Google Pixel 2 and the detail war with iPhone 8

This morning we're having a look at what Google's Pixel 2, Pixel XL 2, and Pixel XXL 2 will be. The names for these next devices are not set – not publicly anyway. Final details for the next set of Google Pixel phones, be they a set of 2 or a set of 3, likely hinges partially on Apple's plans for their 2017 set of iPhone devices.

Will Google copy Apple's plan?

Short answer: no, that's crazy talk. Lead times and required times for manufacturing don't line up well for Google deciding on which Pixels to make with regard to iPhone sales. Instead, Google would – potentially – need to rely on rumors and leaked details for Apple's next collection in order to make necessary moves in the market for a timely release. This is because of Google's chosen yearly release schedule.

Last year, for example, the Google Pixel and Pixel XL were revealed in October. Apple revealed their iPhone 7 collection in September of 2016, and in September of 2015 Apple revealed the iPhone 6s and 6s Plus. It's the trends that we're watching most closely, here. Of course there's always the possibility Google might release Pixel 2 early.

Proof in the already public code pudding

What's interesting about the most public information available about Google's next set of devices is the frequency with which they're called out. Each time a code change to AOSP – the Android Open Source Project – is made and applied to a set of devices, it's mentioned in the notes.

These notes are available at the Android Open Source Project Gerrit listing site. Searching the site for the three code names of Google's next several devices reveals the frequency with which they're used as testing devices. These devices, in order of presumed display size, are: Walleye, Muskie, Taimen.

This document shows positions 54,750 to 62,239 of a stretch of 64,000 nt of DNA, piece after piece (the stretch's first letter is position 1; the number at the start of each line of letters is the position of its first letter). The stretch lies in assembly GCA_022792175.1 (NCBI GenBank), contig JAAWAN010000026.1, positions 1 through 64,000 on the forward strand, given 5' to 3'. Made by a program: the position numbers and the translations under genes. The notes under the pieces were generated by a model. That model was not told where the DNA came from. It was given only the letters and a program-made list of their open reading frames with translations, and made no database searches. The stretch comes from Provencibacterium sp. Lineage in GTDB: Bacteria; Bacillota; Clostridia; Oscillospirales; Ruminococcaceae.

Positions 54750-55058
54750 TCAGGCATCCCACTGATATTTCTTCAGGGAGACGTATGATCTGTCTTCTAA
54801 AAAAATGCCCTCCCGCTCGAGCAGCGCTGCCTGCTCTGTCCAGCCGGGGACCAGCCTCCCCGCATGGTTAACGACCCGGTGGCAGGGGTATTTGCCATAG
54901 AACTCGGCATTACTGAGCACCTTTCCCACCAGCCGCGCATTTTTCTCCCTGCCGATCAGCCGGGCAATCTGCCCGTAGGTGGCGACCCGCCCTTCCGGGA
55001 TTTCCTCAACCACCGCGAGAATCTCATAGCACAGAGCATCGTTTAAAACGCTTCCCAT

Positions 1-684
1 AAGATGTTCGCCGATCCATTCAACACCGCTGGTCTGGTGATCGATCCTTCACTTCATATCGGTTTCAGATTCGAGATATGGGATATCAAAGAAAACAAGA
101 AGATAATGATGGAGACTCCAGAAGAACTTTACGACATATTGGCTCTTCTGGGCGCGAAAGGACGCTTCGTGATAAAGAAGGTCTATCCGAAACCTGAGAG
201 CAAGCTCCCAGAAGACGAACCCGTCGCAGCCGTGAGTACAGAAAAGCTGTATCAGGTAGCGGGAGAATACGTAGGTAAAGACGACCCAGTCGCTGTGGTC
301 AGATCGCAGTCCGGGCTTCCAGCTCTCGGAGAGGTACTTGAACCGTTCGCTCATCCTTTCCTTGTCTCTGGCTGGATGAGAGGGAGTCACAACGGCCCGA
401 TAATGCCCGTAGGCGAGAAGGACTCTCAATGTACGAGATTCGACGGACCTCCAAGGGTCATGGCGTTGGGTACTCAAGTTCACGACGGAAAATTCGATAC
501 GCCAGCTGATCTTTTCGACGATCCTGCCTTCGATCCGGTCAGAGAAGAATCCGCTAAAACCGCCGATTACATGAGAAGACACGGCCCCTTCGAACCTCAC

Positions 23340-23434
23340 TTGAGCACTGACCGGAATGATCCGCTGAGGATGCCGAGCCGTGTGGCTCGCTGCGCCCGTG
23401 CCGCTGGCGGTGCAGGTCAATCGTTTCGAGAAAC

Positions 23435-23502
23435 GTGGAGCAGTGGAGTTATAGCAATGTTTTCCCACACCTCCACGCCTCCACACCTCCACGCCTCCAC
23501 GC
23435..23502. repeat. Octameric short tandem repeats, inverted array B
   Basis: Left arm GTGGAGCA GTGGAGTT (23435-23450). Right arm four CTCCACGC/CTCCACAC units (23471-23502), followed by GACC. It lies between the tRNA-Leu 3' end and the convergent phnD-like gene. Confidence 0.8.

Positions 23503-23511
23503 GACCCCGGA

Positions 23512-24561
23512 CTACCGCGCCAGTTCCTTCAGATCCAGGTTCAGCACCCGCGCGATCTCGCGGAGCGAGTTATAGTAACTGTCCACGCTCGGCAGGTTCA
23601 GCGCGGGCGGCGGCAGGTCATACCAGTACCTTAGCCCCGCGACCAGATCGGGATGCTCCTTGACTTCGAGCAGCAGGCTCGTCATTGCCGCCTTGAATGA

The device with the fewest appearances is Taimen, followed by Walleye. The device that appears the most is Muskie. That device which, if history teaches us anything, is the device that'll be closest to the Google Pixel XL.

The idea that Google is using the XL of this bunch to test the most might – MIGHT – indicate that it's the device Google favors the most. You'll notice also that the first round of reviews of the Google Pixel smartphone lineup were – for the most part – made up of Google Pixel XL units.

It could also be that it's the Google XL that saw the best sales of the two in the first round of the Pixel being public. I feel like it's safe to assume that Google's work on AOSP would require only one device to be the main testing phone while the others are tested less frequently in one most-plausible case.

That is that the next round of Pixel smartphones, be it 2 or 3 devices released at once, will be released with the same parts. For the most part, that is. The battery sizes will probably be different, and the displays will obviously be different sizes. But like the first round, the Pixel 2, XL 2, and XXL 2, will almost certainly be nearly identical in their implementation.

Will Pixel 2 beat iPhone for price?

The starting price of a Google Pixel is $649 USD – or $769 for the Pixel XL. If you look at the way Google sells the Pixel on their Google Store, they only really reveal the "XL" part in the buy screen – as if a larger display is a choice not unlike choosing a color for the phone, or storage size.

Apple's store shows the iPhone 7 and the iPhone 7 Plus as two different phones. The iPhone 7 costs $649, while the iPhone 7 Plus costs $769. The prices of Apple's main two iPhones match those of Google's Pixel phones.

If Apple releases an iPhone OLED model, it won't likely have a display larger than that of the iPhone 7 Plus. It's rumored to sit between the smaller and the larger iPhone, with a price that's higher than that of the iPhone 7 Plus because of its premium features.

If what we've gathered about the Google Pixel XXL (or whatever it'll be called) above is true, Google's newest device will cost more than the XL, too. But will Google's entire lineup gain a set of border-less displays that resemble those of the iPhone OLED model? That's the KEY question.

As it is with devices rumored and tipped before their official reveal by their makers, take the entirety of the information gathered here with a grain of salt. Don't make any giant cash bets on the possibilities here – but keep them in mind when heading in to the summer season for buying a new phone.